Why is Governor Martinez trying to change history?


COMMENTARY: In October, while reviewing the new Public Education Department’s End of Course (EOC) Assessment Blueprint for U.S. History with my high school teacher colleagues, I was alarmed by the content being stricken from this year’s EOC.

Students in high school U.S. History classes across New Mexico this year will not be tested on massive corporations and monopolies being forced to dismantle during the early 20th Century, the racial and ethnic conflict as people moved from farms to cities, or the bravery of Rosa Parks in fighting segregation in the South.

G. Andrés Romero

Courtesy photo

G. Andrés Romero

The New Mexico social studies EOC assessment is a state-mandated test established by the Public Education Department to assess student competency in the subject. For the graduating class of 2018 and 2019, students are mandated to pass one social studies EOC.

Furthermore, Governor Susana Martinez has decided to make a large portion of a teacher’s grade based on how well students do on tests, so how well students can answer questions that PED mandates has a huge impact on both any teacher’s future and, therefore, what students are taught.

So in the game of high-stakes testing setup by the governor, the EOCs are important both for student achievement and teacher evaluations.

New Mexico students and teachers are not the only ones who realize the importance of assessments. Public Education Secretary-designate Christopher Ruszkowski told the Santa Fe New Mexican in late October, “what gets measured gets done” when referring to high-stakes assessments. However, when confronted with the elimination of various events and figures from the U.S. History EOC, the secretary-designate reverts to insinuating in interviews that only bad teachers teach to the test.

I have suspicions that the events and topics eliminated from the U.S. History EOC are politically motivated. Events such as early 20th Century trust busting and the subsequent regulations on large corporations have been stricken. The racial and ethnic conflict from late 19th Century urbanization has been stricken. The mobilization of the war industry during World War II that led to President Dwight D. Eisenhower warning of “the military industrial complex” has been stricken. The dropping of the atomic bomb on Japan has been stricken. The Civil Rights icon Rosa Parks has been stricken from the standards as well.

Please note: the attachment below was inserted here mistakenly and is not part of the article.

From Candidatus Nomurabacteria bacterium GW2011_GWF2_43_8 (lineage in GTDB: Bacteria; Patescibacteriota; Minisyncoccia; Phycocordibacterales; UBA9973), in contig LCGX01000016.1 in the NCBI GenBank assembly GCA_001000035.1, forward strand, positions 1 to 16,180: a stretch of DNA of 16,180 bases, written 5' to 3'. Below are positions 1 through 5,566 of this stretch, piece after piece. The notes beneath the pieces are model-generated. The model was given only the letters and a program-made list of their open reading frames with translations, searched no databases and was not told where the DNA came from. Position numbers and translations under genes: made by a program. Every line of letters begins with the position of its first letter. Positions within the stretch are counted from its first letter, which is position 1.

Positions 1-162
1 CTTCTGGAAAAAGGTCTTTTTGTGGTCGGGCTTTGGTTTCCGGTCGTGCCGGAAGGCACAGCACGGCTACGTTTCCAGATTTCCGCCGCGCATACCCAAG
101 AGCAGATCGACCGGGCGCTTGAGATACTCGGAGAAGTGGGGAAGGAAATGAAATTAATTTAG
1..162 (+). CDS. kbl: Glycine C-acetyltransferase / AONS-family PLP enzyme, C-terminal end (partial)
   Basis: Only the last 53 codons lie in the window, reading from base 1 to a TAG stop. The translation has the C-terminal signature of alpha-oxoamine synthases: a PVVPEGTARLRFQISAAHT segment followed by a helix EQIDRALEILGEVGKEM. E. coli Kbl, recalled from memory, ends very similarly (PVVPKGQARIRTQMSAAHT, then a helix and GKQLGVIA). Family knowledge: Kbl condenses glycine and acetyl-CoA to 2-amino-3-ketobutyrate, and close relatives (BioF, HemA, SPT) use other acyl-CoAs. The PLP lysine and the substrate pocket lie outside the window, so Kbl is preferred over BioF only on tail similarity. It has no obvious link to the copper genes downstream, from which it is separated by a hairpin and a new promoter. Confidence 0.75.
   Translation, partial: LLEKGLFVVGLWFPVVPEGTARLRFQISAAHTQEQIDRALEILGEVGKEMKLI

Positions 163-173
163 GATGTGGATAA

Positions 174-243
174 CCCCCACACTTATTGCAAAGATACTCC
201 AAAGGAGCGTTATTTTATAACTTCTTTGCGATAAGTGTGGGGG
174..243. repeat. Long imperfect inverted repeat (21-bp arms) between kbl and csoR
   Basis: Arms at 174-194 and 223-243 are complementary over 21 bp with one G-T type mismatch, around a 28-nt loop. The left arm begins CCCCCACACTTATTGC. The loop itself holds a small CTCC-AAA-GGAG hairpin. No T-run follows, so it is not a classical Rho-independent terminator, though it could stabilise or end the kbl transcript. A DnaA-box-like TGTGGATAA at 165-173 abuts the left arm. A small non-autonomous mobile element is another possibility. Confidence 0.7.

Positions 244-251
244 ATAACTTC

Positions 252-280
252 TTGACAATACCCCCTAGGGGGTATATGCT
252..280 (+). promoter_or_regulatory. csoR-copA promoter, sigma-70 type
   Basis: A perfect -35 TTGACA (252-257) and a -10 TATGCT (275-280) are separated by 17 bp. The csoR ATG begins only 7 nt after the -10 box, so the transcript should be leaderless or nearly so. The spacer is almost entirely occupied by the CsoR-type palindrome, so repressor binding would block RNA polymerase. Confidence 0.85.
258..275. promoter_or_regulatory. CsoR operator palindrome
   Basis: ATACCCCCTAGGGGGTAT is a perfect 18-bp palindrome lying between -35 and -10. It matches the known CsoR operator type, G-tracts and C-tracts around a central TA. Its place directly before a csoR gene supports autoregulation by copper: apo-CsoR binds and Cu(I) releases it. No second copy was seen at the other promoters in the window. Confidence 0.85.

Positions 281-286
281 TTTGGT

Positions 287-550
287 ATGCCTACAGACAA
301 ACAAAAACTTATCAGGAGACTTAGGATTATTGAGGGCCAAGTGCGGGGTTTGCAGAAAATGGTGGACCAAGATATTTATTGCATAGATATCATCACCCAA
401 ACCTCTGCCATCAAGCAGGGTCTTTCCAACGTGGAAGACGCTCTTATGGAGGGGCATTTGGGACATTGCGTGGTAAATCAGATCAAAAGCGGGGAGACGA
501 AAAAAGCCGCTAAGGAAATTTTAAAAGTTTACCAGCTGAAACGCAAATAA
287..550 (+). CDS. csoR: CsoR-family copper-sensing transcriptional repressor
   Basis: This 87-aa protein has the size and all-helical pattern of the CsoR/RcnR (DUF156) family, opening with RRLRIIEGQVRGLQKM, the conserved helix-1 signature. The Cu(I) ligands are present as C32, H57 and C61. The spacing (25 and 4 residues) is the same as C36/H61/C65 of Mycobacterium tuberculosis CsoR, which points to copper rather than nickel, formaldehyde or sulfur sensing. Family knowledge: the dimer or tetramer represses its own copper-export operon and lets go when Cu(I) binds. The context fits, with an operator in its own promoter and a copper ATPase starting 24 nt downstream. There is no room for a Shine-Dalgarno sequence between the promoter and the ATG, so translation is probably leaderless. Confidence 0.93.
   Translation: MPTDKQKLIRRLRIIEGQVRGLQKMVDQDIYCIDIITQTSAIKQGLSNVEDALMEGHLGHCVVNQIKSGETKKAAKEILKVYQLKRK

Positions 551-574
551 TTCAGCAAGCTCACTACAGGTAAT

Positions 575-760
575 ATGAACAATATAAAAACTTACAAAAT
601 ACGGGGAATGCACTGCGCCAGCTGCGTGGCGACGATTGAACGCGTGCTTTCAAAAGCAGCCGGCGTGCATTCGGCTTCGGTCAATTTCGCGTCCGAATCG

Secretary-designate Ruszkowski argued that these events and people have been removed to cut down on student test time and eliminate redundancies. This year’s EOC is slated to only be a few questions shy of previous years tests.


Furthermore, I don’t understand where else but a U.S. history class students will be exposed to trust-busting under President Theodore Roosevelt, or for students to see the development of the United States war industry and the moral, ethical and policy questions that still plague American society to this day, or be able to explore the impact of Rosa Parks remaining in her seat and the resulting Civil Rights victories because of such acts.

These are complex issues New Mexico students should grapple with, because they are still very pertinent today.

Governor Martinez and her staff fully understand what is at stake when they remove standards from student EOC tests. They fully understand: “what gets measured, gets done.” When students’ graduation and teachers’ evaluations are at stake, it is difficult to fault teachers for teaching to the test. This is the high stakes, no-holds-barred attitude the Martinez administration has taken toward education.

The elimination of these standards from EOC assessments is another political assault on information in the same vein of the original proposed changes to the Next Generation Science Standards, except in a more covert, deceptive way.

G. Andrés Romero, a Democrat, represents the Albuquerque-area District 10 in the N.M. House of Representatives and is a social studies teacher at Atrisco Heritage Academy High School in Albuquerque. Agree with his opinion? Disagree? We welcome your views. Learn about submitting your own commentary here.

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